The best Windows freeware list, May 2006

I don’t like paying for things, and I don’t like stealing them if I can avoid it. So, when I need something done, I look for freeware first. Over the years I’ve run across some of the best software on the planet, and it’s all free, in some sense. Because people often infect their machine with some sort of malevolence when all they wanted was some nice, free software for burning CDs, I decided to make a list for those of you who have better things to do with your life.

Of course, some free softwares are freer than others; some software is free as in speech, meaning it’s free for anybody to use and distribute. Other software is only free as in beer, meaning that it doesn’t cost you money, but you’re not allowed to redistribute it to others, and it may only be free for personal use, rather than as part of a business.

My standards for this list are that it must be at least free as in beer, and it must not contain spyware, adware, or any start-up message boxes that nag you to buy the full version. Software can be on this list even if it’s free only for personal use, so think twice about using any personal-use-only software on systems at your place of work or home office.

I’m thinking maybe I’ll update this list every six months or so. Or, maybe this is all you get.

The List

  • Best Free Web Browser: Firefox – Firefox isn’t just the best free web browser out there, it’s the best web browser, period. It does have it’s shortcomings: it’s at least as big a memory hog as Internet Explorer, and sometimes it decides to eat all your CPU until you kill it. However, it does have a lot of things going for it: tabbed browsing, infinitely adjustable text size (for us blind folks), RSS feed integration (to help you keep up with all those blogs and podcasts), and, most importantly, an extension mechanism that allows anybody anywhere to develop the craziest, most useful plugins you never thought of, like the one that puts the weather in the browser status bar, the one that allows you to view image links in a floating window, extensions for blog and photo site integration, and too many more to list.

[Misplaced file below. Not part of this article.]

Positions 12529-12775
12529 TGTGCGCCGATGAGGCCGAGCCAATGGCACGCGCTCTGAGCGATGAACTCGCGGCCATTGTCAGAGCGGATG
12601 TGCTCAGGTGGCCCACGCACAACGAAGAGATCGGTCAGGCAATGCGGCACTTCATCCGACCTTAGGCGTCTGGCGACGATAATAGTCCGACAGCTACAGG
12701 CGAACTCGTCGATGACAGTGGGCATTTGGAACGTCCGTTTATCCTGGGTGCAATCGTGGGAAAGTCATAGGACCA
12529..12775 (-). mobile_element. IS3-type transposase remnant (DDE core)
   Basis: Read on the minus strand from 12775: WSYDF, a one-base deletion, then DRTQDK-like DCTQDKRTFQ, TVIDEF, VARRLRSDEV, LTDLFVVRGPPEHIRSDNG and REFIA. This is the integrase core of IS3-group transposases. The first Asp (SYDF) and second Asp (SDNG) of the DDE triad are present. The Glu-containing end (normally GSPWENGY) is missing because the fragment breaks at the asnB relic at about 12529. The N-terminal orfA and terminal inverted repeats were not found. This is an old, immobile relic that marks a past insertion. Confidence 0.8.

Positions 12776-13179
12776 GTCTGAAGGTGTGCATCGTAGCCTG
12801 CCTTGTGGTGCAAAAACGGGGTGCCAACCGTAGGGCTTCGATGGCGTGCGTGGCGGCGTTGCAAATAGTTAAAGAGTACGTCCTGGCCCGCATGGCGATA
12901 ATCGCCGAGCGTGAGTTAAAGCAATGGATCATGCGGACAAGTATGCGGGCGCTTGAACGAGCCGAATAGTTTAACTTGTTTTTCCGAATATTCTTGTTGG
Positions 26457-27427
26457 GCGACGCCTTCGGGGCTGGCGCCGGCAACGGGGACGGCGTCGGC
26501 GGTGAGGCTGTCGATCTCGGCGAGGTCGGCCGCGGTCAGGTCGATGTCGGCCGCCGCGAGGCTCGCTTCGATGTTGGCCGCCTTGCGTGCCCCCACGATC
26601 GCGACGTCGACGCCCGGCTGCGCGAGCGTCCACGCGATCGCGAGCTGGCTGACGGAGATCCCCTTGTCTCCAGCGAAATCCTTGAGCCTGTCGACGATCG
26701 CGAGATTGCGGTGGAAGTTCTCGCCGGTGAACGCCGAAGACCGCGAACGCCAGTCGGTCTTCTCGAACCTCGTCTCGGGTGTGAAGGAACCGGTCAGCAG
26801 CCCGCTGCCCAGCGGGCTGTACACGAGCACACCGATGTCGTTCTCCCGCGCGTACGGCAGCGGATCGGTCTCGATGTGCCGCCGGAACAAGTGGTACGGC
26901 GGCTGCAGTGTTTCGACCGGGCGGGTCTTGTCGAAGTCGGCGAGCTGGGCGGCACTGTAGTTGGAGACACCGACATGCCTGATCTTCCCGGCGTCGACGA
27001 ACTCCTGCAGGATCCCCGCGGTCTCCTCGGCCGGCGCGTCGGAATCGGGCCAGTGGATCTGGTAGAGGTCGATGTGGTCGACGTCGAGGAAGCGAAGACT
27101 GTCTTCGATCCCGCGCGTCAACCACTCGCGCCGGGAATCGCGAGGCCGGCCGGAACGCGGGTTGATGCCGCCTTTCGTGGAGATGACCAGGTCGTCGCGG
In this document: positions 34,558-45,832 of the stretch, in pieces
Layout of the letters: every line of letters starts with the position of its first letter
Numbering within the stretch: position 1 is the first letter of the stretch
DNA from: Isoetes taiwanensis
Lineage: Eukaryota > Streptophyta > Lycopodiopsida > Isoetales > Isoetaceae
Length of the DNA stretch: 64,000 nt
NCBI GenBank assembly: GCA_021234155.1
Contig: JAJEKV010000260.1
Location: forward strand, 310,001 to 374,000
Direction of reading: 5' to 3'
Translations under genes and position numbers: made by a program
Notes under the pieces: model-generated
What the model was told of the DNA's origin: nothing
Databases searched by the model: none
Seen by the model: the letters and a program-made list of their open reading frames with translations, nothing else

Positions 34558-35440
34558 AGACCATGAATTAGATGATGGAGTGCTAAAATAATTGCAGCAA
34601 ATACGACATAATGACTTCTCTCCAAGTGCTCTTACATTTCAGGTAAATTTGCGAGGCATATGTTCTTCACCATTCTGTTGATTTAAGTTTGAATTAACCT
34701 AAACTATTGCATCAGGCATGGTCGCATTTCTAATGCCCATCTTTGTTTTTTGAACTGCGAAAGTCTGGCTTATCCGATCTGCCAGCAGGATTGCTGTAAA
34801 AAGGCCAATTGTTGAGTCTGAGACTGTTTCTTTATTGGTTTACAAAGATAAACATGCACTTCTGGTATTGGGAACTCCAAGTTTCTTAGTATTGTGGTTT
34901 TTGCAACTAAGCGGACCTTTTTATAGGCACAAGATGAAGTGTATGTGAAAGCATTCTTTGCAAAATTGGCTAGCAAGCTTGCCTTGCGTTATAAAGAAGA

Most importantly, however, Firefox has way fewer security holes than Microsoft explorer, fixes for security problems come out much more quickly, and these fixes are installed on your system automatically, unless you make an effort to keep them from doing so. (Free for any use, source code available, for Windows, Linux, and Mac OS X)

  • Best Free Email Client: Thunderbird – Thunderbird comes from the same people (The Mozilla Foundation) that produce Firefox. It’s an email client much like Outlook, or Outlook express, except that your computer doesn’t explode, killing innocent bystanders, whenever Thunderbird is launched. I personally use webmail most of the time, but this is a fine, fine mail client. (Free for any use, source code available, for Windows, Linux, and Mac OS X)
  • Best Photo Management software: Picasa 2 Picasa isn’t perfect by a long shot, but it’s the best stuff out there for free right now. You can use it to organize, touch up, and edit your photos, as well as back them up to tape for DVD and make web galleries (I use it for all my photo galleries). It’s a little limited in what it can do, but it’s incredibly easy to use. If you want Photoshop, you know where to find it.
  • Best BitTorrent client: uTorrent – uTorrent is small, simple to use, and fast. Install it, then go download some non-infringing completely legal torrents from your favorite torrent site. Do not under any circumstances go to Pirate Bay. You may need to set up “port forwarding” on your router to make it work fast. If so, and you can’t figure it out, send me the model number of your router and what OS you’re running and I’ll help you figure it out. (Free for personal use, Windows)
  • Best P2P client: Shareaza – Shareaza is a P2P client that connects to 4 different P2P networks to find and download things quicker. It’s not perfect, but it’s got a great user interface and NO SPYWARE OR ADWARE. Just remember that just because Shareaza won’t destroy your box, that doesn’t mean whatever you download using it won’t. It’s also a BitTorrent client, but I think uTorrent is better. Shareaza, like uTorrent, will likely require you to set up port forwarding on your router for best performance. (Free for personal use, Windows)
  • Best FTP client: SmartFTP – SmartFTP is a great FTP client. Drag, drop, multiple local and remote explorers…It Just Works™. (Free for personal use, Windows)